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EU Sides With RIAA, Says YouTube Underpays For Music Streaming

Profits from both CD sales and digital downloads are declining, while online streaming now accounts for the majority of the $7.7 billion U.S. music market, according to a new article. And the music industry’s newest complaint is that 25% of music streaming is happening on YouTube, which they believe is paying them too little. An anonymous reader quotes the San Jose Mercury News:
Now, the battle is heating up as the European Union is expected to release new rules later this year for how services such as YouTube handle music, potentially upending some of the copyright protections that undergird the Internet… The E.U. has formally recognized that there is a “value gap” between song royalties and what user-upload services such as YouTube earn from selling ads while playing music… How such a law would address the gap is still being decided, but the E.U. has indicated it plans to focus on ensuring copyright holders are “properly remunerated.” Even the value gap’s existence is disputed.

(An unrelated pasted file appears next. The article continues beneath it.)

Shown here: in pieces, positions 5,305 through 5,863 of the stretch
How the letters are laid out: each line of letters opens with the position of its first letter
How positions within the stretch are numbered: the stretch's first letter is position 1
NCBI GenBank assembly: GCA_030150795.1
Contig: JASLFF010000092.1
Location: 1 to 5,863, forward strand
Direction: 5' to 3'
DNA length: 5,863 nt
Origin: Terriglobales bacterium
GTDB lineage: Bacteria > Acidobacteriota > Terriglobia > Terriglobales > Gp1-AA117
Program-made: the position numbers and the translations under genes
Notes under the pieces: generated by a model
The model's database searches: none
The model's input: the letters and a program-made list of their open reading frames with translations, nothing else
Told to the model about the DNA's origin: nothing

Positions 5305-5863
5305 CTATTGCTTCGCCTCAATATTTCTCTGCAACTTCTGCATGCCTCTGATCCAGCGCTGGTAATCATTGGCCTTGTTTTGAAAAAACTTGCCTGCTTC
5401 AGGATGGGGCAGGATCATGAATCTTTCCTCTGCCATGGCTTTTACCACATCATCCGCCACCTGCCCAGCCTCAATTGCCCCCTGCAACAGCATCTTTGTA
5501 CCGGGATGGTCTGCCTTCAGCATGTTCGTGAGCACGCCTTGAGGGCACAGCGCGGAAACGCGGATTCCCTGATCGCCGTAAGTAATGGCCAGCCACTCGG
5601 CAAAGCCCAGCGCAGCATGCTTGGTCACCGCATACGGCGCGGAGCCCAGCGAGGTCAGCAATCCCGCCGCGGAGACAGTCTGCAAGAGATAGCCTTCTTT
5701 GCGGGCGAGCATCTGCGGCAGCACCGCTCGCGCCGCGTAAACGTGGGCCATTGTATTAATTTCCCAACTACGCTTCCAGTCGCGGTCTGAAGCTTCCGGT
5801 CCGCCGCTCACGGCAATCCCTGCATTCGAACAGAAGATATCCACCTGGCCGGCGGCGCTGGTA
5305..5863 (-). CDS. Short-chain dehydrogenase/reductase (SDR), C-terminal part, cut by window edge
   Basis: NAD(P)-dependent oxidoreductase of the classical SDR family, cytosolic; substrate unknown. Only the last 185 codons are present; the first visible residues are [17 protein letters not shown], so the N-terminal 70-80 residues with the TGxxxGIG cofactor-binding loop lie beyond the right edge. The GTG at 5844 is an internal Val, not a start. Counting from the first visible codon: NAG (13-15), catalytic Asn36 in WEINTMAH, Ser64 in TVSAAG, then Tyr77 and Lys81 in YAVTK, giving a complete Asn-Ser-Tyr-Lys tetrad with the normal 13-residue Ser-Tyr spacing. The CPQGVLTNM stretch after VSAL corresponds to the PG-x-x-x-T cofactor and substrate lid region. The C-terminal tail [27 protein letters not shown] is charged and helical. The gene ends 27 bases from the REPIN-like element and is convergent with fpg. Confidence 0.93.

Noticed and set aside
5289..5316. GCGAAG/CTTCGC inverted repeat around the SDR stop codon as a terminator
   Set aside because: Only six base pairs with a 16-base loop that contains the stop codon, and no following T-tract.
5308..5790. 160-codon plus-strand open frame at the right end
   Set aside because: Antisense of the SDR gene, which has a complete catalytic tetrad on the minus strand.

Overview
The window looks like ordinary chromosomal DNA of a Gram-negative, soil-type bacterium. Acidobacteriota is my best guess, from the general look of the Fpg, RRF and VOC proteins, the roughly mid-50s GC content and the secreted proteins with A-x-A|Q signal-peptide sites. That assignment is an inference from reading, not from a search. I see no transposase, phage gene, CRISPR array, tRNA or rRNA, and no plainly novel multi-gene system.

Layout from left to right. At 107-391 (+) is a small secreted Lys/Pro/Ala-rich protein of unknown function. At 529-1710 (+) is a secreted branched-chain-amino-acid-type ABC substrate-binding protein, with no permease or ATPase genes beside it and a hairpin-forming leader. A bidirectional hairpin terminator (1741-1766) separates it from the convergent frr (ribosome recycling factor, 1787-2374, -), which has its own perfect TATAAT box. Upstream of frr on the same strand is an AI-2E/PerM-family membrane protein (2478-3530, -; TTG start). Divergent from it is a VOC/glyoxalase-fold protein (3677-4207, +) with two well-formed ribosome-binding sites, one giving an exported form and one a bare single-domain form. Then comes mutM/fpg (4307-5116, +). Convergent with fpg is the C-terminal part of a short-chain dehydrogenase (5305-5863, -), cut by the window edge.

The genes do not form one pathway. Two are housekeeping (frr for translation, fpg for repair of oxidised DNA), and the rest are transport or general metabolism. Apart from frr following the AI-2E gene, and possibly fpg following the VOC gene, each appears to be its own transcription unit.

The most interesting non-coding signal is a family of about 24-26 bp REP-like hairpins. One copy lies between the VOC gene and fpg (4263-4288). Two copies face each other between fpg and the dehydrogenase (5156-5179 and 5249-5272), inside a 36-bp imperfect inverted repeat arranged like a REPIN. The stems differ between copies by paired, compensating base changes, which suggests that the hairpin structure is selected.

A recent economic study commissioned by YouTube found no value gap — in fact, the report said YouTube promotes the music industry, and if YouTube stopped playing music, 85 percent of users would flock to services that offered lower or no royalties. A different study by an independent consulting group pegged the YouTube value gap at more than $650 million in the United States alone. “YouTube is viewed as a giant obstacle in the path to success for the streaming marketplace,” said Mitch Glazier, president of the Recording Industry Association of America… YouTube pays an estimated $1 per 1,000 plays on average, while Spotify and Apple music pay a rate closer to $7… The music industry claims YouTube has avoided paying a fair-market rate by hiding behind broad legal protections. In the United States, that’s the “safe harbor” provision, which essentially says YouTube is not to blame if someone uploads a copy-protected song — unless the copyright holder complains.
YouTube argues that its automatic Content ID system recognizes 98% of all copyright-infringing uploads — and that each year they’re already paying the music industry $1 billion in royalties.

Read more of this story at Slashdot.

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